When the Buffalo Sabres acquired Chris Drury from the Calgary Flames on July 3, 2003, his winning pedigree had well been established.
He'd been a three-time Hobey Baker finalist at Boston University, winning the award as college hockey's top player in 1998. Drury finished his collegiate career as Boston University's all-time leading scorer with 113 goals and third on the school's all-time points list with 214.
The next season, he earned the Calder Trophy as the NHL's Rookie of the Year, becoming the only player to win both the Hobey Baker and the Calder. He certainly became known as a clutch performer in the postseason when he scored four game-winning goals that year.
When the Avalanche won the Stanley Cup in 2001, he set career-highs that playoff year with 11 goals and 16 points in 23 games. And in 2002, he won a silver medal with Team USA at the Winter Olympics in Salt Lake City.
On Thursday, he'll be inducted into the United States Hockey Hall of Fame's Class of 2015 with Ron DeGregorio, Angela Ruggiero and Mathieu Schneider.
Drury, a native of Trumbull, Connecticut, represented Team USA at eight major international events, including three Olympic Winter Games (2002, 2006, 2010), three IIHF Men's World Championships (1997, 1998, 2004), one World Cup of Hockey (2004) and one IIHF World Junior Championship (1996). Drury collected two Olympic silver medals in his career (2002, 2010) and one IIHF Men's World Championships bronze medal (2004) while representing the red, white and blue.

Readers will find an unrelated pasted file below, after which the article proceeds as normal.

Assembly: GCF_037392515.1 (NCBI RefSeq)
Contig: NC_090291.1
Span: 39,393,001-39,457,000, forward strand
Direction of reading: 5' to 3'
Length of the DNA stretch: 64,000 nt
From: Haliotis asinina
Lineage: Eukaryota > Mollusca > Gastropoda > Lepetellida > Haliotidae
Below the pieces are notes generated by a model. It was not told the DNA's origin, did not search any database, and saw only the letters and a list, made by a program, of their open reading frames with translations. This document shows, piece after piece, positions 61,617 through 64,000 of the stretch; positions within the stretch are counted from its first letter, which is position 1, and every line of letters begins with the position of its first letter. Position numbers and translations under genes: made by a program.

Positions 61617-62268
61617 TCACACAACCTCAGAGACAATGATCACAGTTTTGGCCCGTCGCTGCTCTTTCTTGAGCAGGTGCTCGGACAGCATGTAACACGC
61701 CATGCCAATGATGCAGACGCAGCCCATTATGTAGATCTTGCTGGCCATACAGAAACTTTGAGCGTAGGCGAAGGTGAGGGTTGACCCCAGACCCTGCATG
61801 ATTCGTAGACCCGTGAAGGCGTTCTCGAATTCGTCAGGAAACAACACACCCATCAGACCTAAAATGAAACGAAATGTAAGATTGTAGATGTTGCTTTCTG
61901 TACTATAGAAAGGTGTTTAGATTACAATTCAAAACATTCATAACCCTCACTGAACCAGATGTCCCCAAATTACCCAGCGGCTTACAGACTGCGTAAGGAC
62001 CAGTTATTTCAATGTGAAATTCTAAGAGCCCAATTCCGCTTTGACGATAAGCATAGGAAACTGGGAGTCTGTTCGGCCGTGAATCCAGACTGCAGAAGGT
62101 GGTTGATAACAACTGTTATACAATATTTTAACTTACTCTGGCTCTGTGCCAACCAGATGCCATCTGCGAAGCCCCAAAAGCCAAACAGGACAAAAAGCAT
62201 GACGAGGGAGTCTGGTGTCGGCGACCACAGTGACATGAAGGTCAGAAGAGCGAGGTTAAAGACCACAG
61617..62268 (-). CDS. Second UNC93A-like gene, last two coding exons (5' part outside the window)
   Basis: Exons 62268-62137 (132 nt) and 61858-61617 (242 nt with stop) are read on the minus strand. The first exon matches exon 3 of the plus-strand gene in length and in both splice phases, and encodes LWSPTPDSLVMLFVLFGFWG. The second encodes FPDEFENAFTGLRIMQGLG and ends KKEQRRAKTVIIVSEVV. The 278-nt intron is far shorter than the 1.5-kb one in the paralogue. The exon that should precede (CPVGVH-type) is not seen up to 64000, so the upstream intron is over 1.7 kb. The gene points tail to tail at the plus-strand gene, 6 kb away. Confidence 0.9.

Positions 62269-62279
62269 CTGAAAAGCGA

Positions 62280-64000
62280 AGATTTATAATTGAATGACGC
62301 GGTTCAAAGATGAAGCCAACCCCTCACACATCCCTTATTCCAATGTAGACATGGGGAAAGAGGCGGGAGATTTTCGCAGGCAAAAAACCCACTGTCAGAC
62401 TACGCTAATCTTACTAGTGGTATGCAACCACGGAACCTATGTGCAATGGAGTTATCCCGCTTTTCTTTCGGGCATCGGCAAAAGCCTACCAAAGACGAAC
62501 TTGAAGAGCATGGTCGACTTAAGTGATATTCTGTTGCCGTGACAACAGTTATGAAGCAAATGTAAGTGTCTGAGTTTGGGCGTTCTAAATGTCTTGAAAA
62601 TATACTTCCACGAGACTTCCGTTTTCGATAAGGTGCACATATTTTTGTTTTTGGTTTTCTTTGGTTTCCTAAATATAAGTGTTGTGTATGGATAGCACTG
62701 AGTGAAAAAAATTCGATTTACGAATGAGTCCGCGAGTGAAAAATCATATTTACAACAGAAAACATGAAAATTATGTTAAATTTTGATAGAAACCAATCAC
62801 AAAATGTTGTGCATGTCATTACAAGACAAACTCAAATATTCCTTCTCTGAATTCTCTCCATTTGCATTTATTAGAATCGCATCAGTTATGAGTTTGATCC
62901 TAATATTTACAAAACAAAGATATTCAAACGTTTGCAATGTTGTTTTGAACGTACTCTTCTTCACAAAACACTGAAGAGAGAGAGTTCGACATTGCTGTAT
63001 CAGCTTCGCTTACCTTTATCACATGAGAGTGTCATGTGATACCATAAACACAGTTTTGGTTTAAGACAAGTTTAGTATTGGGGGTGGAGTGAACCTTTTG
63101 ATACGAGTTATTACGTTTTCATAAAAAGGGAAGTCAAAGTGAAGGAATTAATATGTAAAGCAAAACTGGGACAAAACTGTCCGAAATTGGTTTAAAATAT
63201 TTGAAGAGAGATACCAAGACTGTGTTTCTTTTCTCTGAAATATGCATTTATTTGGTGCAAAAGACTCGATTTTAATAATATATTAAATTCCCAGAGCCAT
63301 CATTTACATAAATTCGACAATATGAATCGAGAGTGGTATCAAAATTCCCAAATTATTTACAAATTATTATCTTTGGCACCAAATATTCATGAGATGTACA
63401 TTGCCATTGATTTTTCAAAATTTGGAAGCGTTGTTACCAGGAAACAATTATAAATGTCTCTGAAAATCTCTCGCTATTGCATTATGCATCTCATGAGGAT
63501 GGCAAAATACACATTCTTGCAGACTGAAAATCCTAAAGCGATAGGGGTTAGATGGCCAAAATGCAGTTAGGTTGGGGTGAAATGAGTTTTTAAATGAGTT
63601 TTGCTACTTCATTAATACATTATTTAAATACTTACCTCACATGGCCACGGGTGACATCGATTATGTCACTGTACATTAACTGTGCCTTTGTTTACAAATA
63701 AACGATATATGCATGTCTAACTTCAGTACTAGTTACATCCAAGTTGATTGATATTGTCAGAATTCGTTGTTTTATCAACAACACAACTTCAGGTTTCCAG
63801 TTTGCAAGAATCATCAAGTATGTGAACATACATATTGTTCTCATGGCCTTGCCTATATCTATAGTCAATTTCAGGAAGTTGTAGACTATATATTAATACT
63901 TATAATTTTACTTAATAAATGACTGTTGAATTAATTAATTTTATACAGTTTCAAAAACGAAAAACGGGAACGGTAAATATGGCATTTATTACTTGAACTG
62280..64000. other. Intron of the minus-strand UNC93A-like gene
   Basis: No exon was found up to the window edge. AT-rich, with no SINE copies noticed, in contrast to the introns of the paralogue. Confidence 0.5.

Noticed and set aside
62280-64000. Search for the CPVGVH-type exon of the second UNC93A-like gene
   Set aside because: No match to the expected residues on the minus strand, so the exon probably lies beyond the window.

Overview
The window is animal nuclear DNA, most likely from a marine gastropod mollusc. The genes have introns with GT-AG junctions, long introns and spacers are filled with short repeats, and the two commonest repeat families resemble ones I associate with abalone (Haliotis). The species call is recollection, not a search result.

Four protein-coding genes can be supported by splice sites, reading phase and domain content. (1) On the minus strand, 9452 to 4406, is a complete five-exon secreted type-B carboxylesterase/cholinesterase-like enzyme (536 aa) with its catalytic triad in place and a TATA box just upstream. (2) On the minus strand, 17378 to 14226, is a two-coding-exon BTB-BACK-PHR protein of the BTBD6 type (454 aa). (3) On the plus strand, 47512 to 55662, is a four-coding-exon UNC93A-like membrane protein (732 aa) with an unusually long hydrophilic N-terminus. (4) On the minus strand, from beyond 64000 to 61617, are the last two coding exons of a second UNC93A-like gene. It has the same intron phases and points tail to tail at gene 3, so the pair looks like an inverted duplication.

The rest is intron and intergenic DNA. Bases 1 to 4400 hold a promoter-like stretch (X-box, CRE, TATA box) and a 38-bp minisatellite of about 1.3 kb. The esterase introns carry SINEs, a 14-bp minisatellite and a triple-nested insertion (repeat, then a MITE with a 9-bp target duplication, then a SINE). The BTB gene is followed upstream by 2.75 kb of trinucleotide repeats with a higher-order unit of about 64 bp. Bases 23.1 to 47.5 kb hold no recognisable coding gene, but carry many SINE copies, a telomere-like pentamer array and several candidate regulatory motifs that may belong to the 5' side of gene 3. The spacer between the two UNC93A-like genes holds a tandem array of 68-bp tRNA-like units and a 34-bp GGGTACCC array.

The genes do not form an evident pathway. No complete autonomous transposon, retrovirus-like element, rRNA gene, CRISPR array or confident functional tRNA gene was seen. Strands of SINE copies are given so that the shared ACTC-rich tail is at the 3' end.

Once Drury arrived in Buffalo back in 2003, his influence and leadership made an almost immediate impact. He asked that a picture of the Stanley Cup be placed on the wall in the locker room as a reminder to everyone of what their ultimate goal was. And coming out of the lockout in 2005, the Sabres exceeded everyone's expectations.
Co-captained by Drury and Danny Briere, Buffalo made a run to the Eastern Conference Finals in 2006. He set career highs again that year with 18 playoff points (9+9) in 18 games.
He scored the overtime winner – the fourth playoff overtime goal of his career – in a wild Game 1 of the Eastern Conference Quarterfinals against the Ottawa Senators.
The injury-ravaged Buffalo squad ultimately lost to the eventual Stanley Cup-champion Carolina Hurricanes.
But the Sabres roared back the next year, winning the Presidents' Trophy and setting the table for another exciting playoff run that took the city by storm.
There were certainly memorable moments that year, perhaps none better than Drury's game-tying goal against the New York Rangers in Game 5 of the Eastern Conference Semifinals with 7.8 seconds remaining in regulation.
Buffalo lost to the Senators that year – once again in the Conference Finals – and Drury signed with the New York Rangers in the offseason. He'd lead them to three more Stanley Cup Playoffs berths as captain of the club.
Drury retired in 2011 after 12 seasons in which he'd recorded 255 goals and 615 points in 892 regular-season games played. He finished with 89 points (47+42) in 135 playoff games, including 17 game-winning goals.